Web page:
A less cheering event: there took place to-day the affecting funeral of the poor ship captain. I truly hope I did not appear anxious at all during the time. I fear I was still thinking back to my dreams, which have escaped from their nightly throne only to mock me in the light of day. Mina tried much throughout to comfort me—oh the blessed soul—she is a true friend! But I would answer none of her questions pertaining to my mood, as I was worried to frighten her. She has enough to make her anxious. Also, Mr. Swales has just passed away as well, and found lifeless right upon his cherished seat too! However, both the funeral and Mr. Swales’s death are much too sad and distressing to write about, and as I prefer to end on a happier note, I shall close for the day.
Aug 11.—I am now well and refreshed, though I will say that I was not earlier to-day. Thank goodness, thank goodness that blessed, dear Mina found me last night! Oh, where to begin? This is an odd subject to write of, but as I do so wish to commemorate Mina’s gallantry, I shall start someplace now.
I was quite tired, I suppose, last night and must have fallen asleep early. However, it seemed that repose had hardly grasped me, when I felt something like an ominous fear enclosing all around. It was as if an irrepressible voice lured me to safety, and I could do naught but oblige. I remember walking in a rush all across the streets to the East Cliff, where lies mine and Lucy’s favourite seat by St. Mary’s Church. The things that happened are strange, as in a dream, yet it all felt quite real. I can recall that I was in fervor, and that there were a multitude of dogs howling all around me until the little town was alive with them. There is a bridge before the old abbey. An odd fish was just then leaping past, and I bent to get a better look; but then I was sitting upon the seat, and I saw a dark, oblong figure, with brilliant blood eyes tower over me. All at once there was a besetting sweetness around me, though it was all the same very bitter. I felt that I was sinking in whirling green water, and that I was drowning in the Thames, for I heard the chilled music of sirens, like that which is chorused to drowning men. My soul floated from my body and grazed the air. I had just caught sight of the West Lighthouse below me, when an agonizing earthquake shook all the earth, and I saw Mina shaking me till I awoke.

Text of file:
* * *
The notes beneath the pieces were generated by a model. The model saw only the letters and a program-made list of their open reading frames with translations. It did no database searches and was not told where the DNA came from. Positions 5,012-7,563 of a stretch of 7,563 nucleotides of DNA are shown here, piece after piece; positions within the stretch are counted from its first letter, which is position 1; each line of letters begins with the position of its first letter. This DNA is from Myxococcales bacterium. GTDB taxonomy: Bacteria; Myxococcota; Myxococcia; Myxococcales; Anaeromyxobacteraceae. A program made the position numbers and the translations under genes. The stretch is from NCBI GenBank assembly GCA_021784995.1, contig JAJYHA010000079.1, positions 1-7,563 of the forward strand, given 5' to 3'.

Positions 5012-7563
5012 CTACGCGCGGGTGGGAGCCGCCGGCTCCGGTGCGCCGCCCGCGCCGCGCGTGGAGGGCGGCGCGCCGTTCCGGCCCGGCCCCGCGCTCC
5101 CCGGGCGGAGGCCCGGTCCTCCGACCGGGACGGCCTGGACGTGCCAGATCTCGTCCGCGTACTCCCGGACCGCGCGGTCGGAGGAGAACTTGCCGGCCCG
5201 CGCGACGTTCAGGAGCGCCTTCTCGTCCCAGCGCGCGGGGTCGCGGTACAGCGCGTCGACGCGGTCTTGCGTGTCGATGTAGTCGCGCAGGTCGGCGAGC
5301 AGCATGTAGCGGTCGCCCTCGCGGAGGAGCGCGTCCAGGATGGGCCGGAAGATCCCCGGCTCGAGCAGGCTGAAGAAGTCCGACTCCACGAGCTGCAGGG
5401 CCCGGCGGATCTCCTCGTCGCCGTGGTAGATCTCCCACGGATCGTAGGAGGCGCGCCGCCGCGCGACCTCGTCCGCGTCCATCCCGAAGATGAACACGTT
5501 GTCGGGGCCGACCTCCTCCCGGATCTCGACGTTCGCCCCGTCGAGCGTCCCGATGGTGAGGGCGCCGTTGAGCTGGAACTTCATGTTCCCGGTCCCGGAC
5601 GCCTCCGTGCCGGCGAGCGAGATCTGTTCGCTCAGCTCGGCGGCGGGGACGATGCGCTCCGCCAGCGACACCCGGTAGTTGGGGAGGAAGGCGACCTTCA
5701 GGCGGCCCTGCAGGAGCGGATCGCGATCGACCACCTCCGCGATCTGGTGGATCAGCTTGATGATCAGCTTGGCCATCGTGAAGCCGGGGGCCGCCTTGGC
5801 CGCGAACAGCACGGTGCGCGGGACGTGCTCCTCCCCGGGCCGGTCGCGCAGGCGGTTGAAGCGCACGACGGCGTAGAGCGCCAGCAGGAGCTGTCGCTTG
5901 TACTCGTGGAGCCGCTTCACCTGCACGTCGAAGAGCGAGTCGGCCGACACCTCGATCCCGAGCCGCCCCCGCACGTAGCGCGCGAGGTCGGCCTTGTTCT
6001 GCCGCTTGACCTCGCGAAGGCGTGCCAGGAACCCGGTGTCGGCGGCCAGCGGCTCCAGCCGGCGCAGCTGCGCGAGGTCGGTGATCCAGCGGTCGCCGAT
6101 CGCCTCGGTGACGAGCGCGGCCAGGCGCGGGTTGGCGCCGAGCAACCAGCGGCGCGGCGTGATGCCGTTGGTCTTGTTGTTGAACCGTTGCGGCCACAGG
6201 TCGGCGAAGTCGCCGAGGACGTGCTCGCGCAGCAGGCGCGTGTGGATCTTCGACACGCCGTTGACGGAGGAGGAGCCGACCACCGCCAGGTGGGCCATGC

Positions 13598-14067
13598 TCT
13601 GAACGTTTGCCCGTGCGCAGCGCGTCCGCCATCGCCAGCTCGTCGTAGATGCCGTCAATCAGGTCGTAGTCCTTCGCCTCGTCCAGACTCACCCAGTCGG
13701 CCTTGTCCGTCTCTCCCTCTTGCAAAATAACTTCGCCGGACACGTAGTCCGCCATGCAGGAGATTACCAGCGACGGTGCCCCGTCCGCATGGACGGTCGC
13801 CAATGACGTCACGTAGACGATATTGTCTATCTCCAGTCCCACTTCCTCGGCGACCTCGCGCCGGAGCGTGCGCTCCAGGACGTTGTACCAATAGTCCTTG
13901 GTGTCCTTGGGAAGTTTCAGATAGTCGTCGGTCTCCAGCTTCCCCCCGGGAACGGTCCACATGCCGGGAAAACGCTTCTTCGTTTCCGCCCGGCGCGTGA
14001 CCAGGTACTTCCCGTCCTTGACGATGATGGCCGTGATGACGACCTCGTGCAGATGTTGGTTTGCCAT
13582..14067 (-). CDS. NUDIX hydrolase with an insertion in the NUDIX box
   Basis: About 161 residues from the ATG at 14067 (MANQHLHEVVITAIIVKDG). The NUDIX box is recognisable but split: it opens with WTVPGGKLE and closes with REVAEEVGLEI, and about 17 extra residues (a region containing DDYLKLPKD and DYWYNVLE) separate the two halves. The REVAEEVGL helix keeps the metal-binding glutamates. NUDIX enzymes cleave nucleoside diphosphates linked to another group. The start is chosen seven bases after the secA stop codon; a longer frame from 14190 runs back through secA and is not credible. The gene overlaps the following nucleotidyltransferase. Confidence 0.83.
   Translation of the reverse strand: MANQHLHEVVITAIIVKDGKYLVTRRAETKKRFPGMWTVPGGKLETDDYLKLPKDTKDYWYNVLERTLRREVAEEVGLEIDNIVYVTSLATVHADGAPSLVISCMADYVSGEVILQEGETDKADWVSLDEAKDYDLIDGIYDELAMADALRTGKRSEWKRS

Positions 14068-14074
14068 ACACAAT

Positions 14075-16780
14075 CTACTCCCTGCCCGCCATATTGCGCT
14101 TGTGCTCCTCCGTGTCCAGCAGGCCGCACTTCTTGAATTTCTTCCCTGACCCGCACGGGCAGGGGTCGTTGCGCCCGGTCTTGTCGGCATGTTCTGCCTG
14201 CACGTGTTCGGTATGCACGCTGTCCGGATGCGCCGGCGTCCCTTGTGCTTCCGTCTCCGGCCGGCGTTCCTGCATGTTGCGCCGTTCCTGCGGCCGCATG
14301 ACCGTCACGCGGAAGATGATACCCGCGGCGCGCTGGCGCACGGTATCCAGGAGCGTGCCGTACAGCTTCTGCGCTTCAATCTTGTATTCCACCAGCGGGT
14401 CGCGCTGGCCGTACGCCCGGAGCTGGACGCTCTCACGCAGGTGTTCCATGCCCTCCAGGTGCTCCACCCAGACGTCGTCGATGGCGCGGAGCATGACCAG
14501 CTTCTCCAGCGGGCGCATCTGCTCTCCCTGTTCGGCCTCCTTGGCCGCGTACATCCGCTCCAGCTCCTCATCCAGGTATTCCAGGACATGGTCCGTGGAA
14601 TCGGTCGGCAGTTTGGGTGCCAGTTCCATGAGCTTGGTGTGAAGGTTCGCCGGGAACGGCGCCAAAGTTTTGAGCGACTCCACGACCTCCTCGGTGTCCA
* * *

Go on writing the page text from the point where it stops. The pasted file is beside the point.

I woke from sleep with Mina on the seat beside me, and a warm shawl pinned across my shoulders, and sturdy shoes—Mina’s own shoes!—upon my feet. I clung to her, and I’m sure I must have been trembling a little. She said to me very sweetly, “Lucy, dear, come home with me at once!” I was only too glad to take her hand and follow her across the paths. Halfway, I noticed that she winced at the rough chafe of gravel beneath her unshielded feet, but she would not take back her shoes, no matter how much I insisted. What a dear soul! We arrived home well, though shaken. I am too thankful to God and to Mina to-night, as I feel that I have had a harrowing experience with the likes of death.
To-day Mina apologises for two red pin-pricks upon my neck. She says she was hasty with fastening the shawl around my shoulders, and that she must have pricked me upon the neck. This is silly in that I cannot even feel the little wounds, and that the poor dear apologises when it is she who has saved my life!